New Jersey has long had the highest state estate tax in the country. Any estate over $675,000 would owe tax to the state of New Jersey. This could be very substantial and was a significant reason for many taxpayers, especially retirees, to move from New Jersey to more tax-advantaged states such as Florida. Tax lawyers, and estate planners, have been arguing for many years that this is really costing New Jersey a lot in revenue and negatively affects the state.

Finally, after years of arguing, the New Jersey legislature passed a bill, signed by Governor Christie, that would reduce the New Jersey estate tax. Beginning January 1, 2017, only estates in excess of $2 million would be subject to the New Jersey estate tax. Starting January 1, 2018, if it is not repealed, the New Jersey estate tax would be eliminated.

There was a lot of political wrangling in order to get this passed. There is a slight reduction in New Jersey sales tax rate, but not the fact that many items are tax New Jersey that are not taxed elsewhere, and the legislature increased the gasoline tax by $0.30 a gallon. Instead of tightening their belts, the legislature chose to increase taxes in order to eliminate the estate tax. My choice would have been to simply cut the state budget!

Everyone within the state above $675,000 should have their Wills and Trusts, and entire Estate Plan reviewed immediately. Many of the actions we have taken to avoid New Jersey estate tax are no longer necessary. This is particularly true for estates with values between $675,00 and $5.5 million.

Monday, October 31, 2016

Sugar Tax Helps Beverage Companies!

The Internet is filled with reports from a recent article in the Journal of American Public Health showing that a sugar tax cuts consumption of sugar sweetened soda. This plays right into the hands of Bradford manufacturers! You are probably thinking I am crazy, but once again government does the wrong thing.

Sweetened sodas and diet sodas are sold for the same price. Nevertheless, diet sodas are much cheaper to manufacture than sodas with high fructose corn syrup and sodas with cane sugar. Therefore the tax on sweetened soft drinks increases the number of people drinking a diet soda, which is more profitable to the beverage industry, then naturally sugar sweetened soda and drinks.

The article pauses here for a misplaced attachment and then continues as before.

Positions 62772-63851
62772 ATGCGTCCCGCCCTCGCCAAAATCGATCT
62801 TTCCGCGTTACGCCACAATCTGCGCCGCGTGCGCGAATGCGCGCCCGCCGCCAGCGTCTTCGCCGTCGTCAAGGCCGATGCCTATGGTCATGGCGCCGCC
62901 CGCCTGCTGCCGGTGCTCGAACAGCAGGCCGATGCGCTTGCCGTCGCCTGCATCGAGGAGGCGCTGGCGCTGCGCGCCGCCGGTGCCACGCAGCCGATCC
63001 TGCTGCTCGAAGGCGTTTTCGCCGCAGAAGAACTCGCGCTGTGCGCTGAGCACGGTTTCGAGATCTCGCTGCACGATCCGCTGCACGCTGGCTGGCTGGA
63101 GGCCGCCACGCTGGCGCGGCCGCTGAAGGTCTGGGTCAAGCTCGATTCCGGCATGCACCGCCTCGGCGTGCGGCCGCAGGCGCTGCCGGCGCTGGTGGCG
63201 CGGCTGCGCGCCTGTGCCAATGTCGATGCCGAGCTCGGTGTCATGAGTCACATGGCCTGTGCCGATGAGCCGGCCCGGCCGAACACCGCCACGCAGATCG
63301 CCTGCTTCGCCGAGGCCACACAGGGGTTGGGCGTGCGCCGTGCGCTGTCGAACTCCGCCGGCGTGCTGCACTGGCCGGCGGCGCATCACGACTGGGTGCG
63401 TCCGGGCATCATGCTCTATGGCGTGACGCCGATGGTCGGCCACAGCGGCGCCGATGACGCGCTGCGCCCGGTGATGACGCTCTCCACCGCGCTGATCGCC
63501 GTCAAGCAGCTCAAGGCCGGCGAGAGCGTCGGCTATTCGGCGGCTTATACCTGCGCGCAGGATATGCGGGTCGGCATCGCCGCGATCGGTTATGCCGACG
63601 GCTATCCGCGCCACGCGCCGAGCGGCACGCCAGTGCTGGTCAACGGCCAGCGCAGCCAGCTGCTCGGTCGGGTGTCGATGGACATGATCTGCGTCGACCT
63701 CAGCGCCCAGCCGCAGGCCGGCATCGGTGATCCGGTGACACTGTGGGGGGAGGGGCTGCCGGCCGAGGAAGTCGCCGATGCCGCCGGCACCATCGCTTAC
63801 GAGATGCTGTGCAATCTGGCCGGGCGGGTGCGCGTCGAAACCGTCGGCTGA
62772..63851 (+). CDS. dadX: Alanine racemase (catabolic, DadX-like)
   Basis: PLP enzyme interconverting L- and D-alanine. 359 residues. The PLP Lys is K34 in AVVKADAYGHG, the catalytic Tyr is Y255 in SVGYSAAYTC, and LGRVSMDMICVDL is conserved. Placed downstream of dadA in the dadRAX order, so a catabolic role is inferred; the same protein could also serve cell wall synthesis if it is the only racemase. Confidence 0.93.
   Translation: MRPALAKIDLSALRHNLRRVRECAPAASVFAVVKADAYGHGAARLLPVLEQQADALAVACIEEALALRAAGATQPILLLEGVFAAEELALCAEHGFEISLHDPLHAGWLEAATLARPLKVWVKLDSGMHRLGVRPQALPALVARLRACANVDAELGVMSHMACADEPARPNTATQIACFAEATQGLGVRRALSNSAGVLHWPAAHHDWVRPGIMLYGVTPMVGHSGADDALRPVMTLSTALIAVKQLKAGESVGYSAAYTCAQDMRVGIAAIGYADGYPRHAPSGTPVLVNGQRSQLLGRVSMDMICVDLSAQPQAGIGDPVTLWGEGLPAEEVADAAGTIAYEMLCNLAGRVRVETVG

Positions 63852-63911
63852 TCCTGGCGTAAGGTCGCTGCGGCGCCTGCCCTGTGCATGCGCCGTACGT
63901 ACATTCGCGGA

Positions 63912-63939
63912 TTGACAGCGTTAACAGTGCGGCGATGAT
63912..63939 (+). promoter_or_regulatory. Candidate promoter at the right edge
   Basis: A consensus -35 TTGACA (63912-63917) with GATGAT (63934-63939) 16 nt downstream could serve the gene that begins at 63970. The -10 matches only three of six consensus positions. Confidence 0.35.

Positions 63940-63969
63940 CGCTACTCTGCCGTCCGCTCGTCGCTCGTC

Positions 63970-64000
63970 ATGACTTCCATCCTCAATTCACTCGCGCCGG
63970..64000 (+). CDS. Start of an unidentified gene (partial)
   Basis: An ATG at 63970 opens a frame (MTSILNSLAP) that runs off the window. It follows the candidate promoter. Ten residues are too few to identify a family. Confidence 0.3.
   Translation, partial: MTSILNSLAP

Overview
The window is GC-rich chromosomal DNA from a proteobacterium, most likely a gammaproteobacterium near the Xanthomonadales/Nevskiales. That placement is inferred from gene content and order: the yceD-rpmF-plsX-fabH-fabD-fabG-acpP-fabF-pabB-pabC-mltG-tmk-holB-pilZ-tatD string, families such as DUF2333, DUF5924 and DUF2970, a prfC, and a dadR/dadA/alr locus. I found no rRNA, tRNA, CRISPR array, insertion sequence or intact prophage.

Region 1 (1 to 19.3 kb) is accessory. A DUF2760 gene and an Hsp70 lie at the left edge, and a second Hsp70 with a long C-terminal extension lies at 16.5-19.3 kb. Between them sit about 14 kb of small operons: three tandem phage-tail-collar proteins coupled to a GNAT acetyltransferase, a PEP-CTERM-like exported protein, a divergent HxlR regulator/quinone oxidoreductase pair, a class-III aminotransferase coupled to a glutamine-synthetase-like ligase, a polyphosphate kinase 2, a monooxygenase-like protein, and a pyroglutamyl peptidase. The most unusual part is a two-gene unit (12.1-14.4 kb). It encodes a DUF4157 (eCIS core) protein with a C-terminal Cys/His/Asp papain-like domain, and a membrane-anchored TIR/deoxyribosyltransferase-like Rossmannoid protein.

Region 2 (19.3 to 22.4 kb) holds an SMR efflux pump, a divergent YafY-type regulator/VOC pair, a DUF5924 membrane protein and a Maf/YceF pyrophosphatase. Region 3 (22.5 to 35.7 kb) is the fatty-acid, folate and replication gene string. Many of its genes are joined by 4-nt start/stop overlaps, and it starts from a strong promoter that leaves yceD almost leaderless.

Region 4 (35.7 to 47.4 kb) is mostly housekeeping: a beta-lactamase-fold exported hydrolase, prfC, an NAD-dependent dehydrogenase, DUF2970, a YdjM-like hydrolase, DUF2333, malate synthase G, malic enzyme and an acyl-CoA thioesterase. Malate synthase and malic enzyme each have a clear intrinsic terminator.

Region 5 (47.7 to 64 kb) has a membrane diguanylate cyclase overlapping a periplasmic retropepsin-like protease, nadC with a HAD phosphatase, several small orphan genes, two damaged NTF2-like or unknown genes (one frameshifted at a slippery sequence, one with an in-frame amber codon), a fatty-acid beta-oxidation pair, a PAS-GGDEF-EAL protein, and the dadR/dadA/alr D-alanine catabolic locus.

So, governments by misusing taxes to force people to change behavior, have in fact increase the profit of beverage manufacturers and increase diet drinks rather than healthier all-natural sugar sweetened drinks. Obviously, the intake of the sugar sweetened drinks should be limited, but every study that is ever been done shows that diet sodas do not help people lose weight.

Let's get government out of taxing things to force people to change behavior. Let's just have taxes simply to collect the minimum money needed to run our government!

If you want to see the article in the Journal of American public health:
bit.ly/2ekY7Nu 

Wednesday, October 26, 2016

Is your LLC and S Corporation going to be Taxed at 25%?

Congress refuses to actually simplify the Internal Revenue Code. Since the 1986 tax Reform Act, Congress has passed more than 30,000 amendments to the Internal Revenue Code. Instead of simplification, Congress is now proposing a disguise tax increase for businesses.

Under our present federal corporate structure, if an individual owns a limited liability company or a sole proprietorship, the entity is not tax separately. Rather the income is added to the individual's own tax. That is also true for partnerships and limited partnerships. Congress wants to change this to add a 25% tax at the business level. This will mean that small businesses will now be facing the same double tax problem that large businesses have. In addition there will have to be a whole series of new forms and a complete rewrite of a portion of the Internal Revenue Code for this new scheme.

Instead of moving in the right direction, Congress is moving in the wrong direction!

Please see this interesting article discussing some of these issues in further detail:

http://news.cchgroup.com/2016/10/26/ways-means-now-building-legislation-based-gop-tax-reform-blueprint-staffer-says/?utm_campaign=Tax+News+Headlines+October+2016&utm_medium=EM-BRANDING&utm_source=TNH+10/26/2016+6:37:09+AM

Friday, October 21, 2016

Changes to the 1040

WHAT'S NEW ON THE 2016 DRAFT FORM 1040 AND RELATED FORMS AND SCHEDULES

IRS has released on its website a number of draft tax forms and instructions for the 2016 tax year, including Form 1040 and its related schedules.
This Practice Alert, which appears in two parts, highlights key changes made on the 2016 return. The first Part examined the draft Form 1040 itself. This Part II covers related draft forms and schedules.

FORM 1040—SCHEDULE A, ITEMIZED DEDUCTIONS
Line 1. Medical and dental expenses. The 2016 standard mileage rate for medically-related use of an auto is 19¢ per mile.